The tension between reason and revelation has for centuries occupied Jewish philosophers who were committed, on the one hand, to defending Judaism, and, on the other hand, to remaining loyal to philosophical principles.
Although Maimonides is considered the most prominent Jewish religious philosopher, whose aim was to reconcile philosophy, in particular Aristotelian philosophy, with the fundamental principles of Judaism. But many other Jewish thinkers, before and after him, also struggled with this task, raising the question whether it is possible to attain this reconciliation.
The connection between philosophy and religion was often not an obvious one. As a consequence, it could serve in some cases as grounds for supporting Maimonides’ project, while in others it could lead to rejection.
The lecture series “Scepticism and Anti-Scepticism in Medieval Jewish Thought” focuses on sceptical questions, methods, strategies, and approaches raised by Jewish thinkers in the Middle Ages. In the series of lectures, we wish to examine the variety of attitudes presented by these thinkers, and the latest readings of contemporary scholars concerning those attitudes.
Dienstags, 18–20 Uhr, Maimonides Centre for Advanced Studies, Schlüterstr. 51, Raum 5060
On the Role of Certain and Near-Certain Knowledge in Maimonides’ Religious Philosophy
Charles Manekin, University of Maryland, College Park, USA
Jewish Averroists against Kabbalah: Examples of Sceptical Strategies and Argumentation
Dr. Bill Rebiger, Maimonides Centre for Advanced Studies, Universität Hamburg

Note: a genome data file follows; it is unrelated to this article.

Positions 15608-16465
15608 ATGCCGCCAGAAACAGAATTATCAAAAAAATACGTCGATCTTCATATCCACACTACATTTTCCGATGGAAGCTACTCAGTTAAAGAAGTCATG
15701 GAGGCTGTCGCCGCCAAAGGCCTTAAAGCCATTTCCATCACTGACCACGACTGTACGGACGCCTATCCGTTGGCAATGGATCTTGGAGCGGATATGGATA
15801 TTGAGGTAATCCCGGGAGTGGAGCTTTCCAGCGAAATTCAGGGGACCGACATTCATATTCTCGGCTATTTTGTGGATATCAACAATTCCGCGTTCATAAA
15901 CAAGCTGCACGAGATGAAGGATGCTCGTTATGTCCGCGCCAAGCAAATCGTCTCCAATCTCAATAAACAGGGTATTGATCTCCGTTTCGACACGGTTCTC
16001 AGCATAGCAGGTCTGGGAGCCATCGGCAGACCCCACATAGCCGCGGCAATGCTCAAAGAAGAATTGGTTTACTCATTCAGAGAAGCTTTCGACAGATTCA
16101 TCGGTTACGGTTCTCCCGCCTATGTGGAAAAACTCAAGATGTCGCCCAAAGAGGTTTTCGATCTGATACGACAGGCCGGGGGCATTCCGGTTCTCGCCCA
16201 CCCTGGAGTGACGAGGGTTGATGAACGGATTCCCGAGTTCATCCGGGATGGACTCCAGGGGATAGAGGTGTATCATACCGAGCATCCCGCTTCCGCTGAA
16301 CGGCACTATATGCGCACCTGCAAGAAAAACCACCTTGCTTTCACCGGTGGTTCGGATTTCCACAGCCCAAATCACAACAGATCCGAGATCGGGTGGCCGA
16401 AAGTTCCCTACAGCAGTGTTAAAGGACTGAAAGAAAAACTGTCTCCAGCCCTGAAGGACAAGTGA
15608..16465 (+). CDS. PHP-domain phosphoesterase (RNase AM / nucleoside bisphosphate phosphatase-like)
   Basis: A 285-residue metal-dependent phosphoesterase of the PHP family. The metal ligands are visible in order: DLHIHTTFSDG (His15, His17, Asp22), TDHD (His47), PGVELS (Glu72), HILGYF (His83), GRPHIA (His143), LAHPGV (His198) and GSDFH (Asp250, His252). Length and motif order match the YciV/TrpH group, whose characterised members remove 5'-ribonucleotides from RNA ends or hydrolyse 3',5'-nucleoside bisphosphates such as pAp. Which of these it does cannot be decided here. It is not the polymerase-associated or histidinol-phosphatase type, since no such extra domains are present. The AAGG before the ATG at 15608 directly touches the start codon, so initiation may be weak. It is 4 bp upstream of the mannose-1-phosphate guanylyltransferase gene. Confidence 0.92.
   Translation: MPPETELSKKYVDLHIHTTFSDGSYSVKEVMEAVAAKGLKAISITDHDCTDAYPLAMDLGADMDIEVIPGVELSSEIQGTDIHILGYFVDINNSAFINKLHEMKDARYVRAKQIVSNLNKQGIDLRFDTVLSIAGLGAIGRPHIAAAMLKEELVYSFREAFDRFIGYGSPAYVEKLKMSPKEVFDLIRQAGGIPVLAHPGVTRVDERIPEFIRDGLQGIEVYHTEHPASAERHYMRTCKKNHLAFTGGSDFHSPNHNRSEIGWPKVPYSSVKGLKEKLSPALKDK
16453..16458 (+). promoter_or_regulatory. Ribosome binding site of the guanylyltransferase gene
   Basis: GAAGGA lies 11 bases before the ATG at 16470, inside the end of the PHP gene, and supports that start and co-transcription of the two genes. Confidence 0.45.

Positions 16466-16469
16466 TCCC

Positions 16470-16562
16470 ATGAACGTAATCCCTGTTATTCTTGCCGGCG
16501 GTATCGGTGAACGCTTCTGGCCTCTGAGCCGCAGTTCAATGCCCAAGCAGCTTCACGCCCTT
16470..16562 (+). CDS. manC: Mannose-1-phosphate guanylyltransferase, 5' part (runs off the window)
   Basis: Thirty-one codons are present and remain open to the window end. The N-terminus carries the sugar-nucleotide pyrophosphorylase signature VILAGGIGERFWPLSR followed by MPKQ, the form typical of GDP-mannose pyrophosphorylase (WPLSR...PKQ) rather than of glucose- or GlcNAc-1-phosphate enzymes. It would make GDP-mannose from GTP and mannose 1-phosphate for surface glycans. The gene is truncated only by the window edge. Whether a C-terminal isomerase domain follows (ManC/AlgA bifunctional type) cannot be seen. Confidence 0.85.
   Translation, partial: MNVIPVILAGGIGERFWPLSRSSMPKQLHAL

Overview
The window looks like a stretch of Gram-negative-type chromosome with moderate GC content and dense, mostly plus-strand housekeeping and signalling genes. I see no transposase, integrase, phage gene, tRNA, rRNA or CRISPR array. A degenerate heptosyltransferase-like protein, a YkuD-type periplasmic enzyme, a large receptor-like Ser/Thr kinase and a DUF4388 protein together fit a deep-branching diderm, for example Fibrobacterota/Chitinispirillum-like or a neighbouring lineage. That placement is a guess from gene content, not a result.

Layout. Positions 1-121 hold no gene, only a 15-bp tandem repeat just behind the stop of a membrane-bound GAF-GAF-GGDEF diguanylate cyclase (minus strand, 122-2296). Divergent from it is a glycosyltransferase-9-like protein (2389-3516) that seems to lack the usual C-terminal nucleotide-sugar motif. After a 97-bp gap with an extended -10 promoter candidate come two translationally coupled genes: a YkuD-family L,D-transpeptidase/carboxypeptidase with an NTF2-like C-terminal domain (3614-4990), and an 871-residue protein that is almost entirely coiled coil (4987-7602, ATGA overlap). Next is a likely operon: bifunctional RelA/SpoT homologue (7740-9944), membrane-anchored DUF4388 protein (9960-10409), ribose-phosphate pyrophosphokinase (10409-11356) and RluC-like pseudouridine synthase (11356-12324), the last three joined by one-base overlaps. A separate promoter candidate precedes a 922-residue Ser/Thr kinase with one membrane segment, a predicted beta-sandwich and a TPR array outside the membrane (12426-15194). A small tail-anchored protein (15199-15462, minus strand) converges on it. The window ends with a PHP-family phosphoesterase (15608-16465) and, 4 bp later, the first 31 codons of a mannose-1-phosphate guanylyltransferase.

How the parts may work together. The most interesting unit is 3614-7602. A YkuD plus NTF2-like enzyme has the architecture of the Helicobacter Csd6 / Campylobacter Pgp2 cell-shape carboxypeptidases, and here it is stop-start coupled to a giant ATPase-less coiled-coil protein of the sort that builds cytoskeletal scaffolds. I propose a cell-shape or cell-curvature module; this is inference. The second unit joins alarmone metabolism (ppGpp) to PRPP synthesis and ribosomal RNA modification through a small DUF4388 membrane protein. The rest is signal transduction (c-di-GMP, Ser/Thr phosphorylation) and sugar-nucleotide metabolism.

Hasdai Crescas’ Sceptical Critique of Maimonides
Warren Zev Harvey, The Hebrew University of Jerusalem, Israel
The Sex Life of a Metaphysical Sceptic: Platonic Themes in Gersonides? Commentary on Song of Songs
Yehuda Halper, Bar-Ilan University, Ramat-Gan, Israel
Between Philosophic Optimism and Fideistic Scepticism: An Overview of Medieval Jewish Philosophy
Howard Kreisel, Ben-Gurion University of the Negev, Beer-Sheva, Israel
Halakhic Dogmatism, Aggadic Scepticism: a Duality of Medieval Philosophical Exegesis
David Lemler, Université de Strasbourg, France
Does Maimonides’ Theory of Parables in the Guide of the Perplexed Support a Sceptical Reading of the Work?
Lawrence J. Kaplan, McGill University, Montreal, Canada
The Passion for Metaphysics in Maimonides’ Thought: A Study of the Guide of the Perplexed 1:31-35
Dov Schwartz, Bar-Ilan University, Ramat-Gan, Israel
Scepticism at the Service of Revelation: Logic and epistemology in Judah Halevi’s Kuzari
Ariel Malachi, Bar-Ilan University, Ramat-Gan, Israel
Anti-Scepticism within the Jewish Averroist School
Racheli Haliva, Universität Hamburg
Maria Wazinski, M.A, Maimonides Centre for Advanced Studies, Universität Hamburg